So that night with Mair packing clothes into her valise Latimer came and scratched gently at her door.

The eldest sister let him in gladly, and Latimer sat on the window's edge and alternated between glances at his sister's fair hair and at the green sea. And at last when Mair pronounced herself done and closed to lid to her case, Latimer said, "Sister, do not go."

"Oh, Latimer." Mair sighed. "I'll write to you, and once father finds work you can visit. You're almost grown. So come on - be a big boy now." Her pale lips quirked into a droll smile. Latimer stared, white-faced as a barn owl.

"Sister, it's not that - if you go with father, we won't meet again for long and long. Refuse the man. Send him on his own, and stay by the sea, which is in your blood."

Mair gazed into his mismatched eyes and her face went sad, because most of all her wish was for there to be peace between her brother and her father. But Gregor had set hooks in her heart four years before Latimer came about, and in the end those lines drew her. She sat in the coach by her father next noon, waving to her brother through the window, and father with daughter clattered away into the hills.

They went on forever, over the mountains, Mair with her smiles and Gregor with a hand on his bag, a suspicious gleam in his eye, a talisman near his hand, fear worming at his heart. At last they came to a place with only gentle slopes - none of the cliffs they had known living by the sea - where the hills rippled out and the people were few, with hard hands. These farmers cultivated on the low, rich plain where the slopes terminated, and here Gregor looked and felt his heart slightly ease. "Mair," he said. "Here - we're done."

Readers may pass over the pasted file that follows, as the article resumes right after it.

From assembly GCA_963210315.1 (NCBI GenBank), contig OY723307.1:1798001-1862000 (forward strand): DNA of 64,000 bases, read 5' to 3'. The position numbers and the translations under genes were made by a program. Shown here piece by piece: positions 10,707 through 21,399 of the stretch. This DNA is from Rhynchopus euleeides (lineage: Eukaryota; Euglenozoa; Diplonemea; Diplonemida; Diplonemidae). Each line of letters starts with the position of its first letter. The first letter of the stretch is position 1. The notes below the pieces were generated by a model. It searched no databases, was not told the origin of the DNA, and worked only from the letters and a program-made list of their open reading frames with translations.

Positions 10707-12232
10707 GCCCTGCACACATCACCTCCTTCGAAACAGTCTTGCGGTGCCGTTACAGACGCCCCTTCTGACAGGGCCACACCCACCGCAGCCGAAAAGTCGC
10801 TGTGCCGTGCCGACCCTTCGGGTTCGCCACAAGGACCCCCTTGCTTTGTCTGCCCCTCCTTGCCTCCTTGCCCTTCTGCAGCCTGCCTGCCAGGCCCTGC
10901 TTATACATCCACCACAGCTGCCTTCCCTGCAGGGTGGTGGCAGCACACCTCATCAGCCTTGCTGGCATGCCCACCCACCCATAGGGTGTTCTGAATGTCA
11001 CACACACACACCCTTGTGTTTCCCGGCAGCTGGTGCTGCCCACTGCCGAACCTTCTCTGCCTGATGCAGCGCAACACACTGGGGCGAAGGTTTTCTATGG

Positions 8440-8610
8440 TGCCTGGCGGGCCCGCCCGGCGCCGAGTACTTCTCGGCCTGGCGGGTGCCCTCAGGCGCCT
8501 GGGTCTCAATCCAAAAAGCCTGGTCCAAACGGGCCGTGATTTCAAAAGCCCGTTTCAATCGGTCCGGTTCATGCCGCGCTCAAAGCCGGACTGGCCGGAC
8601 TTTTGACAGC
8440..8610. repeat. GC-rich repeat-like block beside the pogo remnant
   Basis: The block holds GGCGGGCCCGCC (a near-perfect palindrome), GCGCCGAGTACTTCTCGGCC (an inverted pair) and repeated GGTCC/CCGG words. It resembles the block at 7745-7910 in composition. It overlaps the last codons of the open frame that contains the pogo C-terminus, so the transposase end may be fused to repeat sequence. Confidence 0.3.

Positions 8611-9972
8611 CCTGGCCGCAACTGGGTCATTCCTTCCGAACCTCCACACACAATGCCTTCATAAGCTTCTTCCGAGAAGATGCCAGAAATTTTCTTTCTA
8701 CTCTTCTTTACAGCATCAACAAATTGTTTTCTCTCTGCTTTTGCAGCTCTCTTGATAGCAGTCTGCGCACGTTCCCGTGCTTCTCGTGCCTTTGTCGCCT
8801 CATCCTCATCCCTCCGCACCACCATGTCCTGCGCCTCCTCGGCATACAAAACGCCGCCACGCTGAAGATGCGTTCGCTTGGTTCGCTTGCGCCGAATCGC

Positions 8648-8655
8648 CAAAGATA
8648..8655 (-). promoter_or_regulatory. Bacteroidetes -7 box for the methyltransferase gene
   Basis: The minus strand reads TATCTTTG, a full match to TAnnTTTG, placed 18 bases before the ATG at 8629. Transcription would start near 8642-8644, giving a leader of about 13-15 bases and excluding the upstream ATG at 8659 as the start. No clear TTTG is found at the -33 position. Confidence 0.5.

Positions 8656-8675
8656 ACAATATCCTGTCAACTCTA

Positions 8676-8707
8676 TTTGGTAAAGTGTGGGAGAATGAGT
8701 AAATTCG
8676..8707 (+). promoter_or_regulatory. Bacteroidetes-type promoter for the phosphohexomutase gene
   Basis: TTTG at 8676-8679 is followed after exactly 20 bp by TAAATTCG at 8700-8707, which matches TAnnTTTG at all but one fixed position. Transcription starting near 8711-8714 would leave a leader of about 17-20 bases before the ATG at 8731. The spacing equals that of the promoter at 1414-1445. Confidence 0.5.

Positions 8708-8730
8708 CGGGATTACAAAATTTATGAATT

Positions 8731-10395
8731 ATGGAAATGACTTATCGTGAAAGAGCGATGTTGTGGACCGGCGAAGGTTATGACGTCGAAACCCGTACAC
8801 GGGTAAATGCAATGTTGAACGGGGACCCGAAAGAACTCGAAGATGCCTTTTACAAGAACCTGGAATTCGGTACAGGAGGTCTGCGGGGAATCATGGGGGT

And Mair looked, and was glad, because when the breeze ruffled the long bluish grasses on the inclined land it looked almost like the waves she had known. And Mair had been taught humanity by her father, had accepted more than her youngest brother - perhaps could have been said to have embraced it - but still there was the dragon in her, the dragon that belonged to the sea. And in her also the ocean-magic, the inklings of an adept; because no good mage is of entirely human blood.

But lack of ocean was what Gregor now craved, and they had built a house in the native style, with bubbled-glass windows and an awning on front for shade. And Mair bought a loom and set up weaving, which was her most-loved craft, and through the distorted windows she pretended to watch the sea. And she planned a garden full of brightness to mimic the tide pools that she had plumbed, and on her walks to the small market she looked out into the long horizon and let her hair blow free. And she managed happiness. Almost.

And Gregor - he smoothed their acceptance with gold from treasure-trading, and squirreled away what he'd brought from home. So two years rippled by, Mair's hair growing longer, sea-ache waxing high and unacknowledged in her heart. Along with the craving for her brother's face again. And the ground where the natives cultivated their crawling, hardy plants became moist, and then sopping, so the crops began to die. So with two more years, there was no farming and the water began to rise.

Mair: twenty-one. Gregor: old beyond his years. Clutching his talisman from the old home, a dark-stained casket with long eyes inscribed upon it. Watching the newborn lake creep up the slope. Mair with her heart pounding strange rhythmes. Breathing in damp air at the puddling edge. Bathing her brow in the muddy waters on hot days.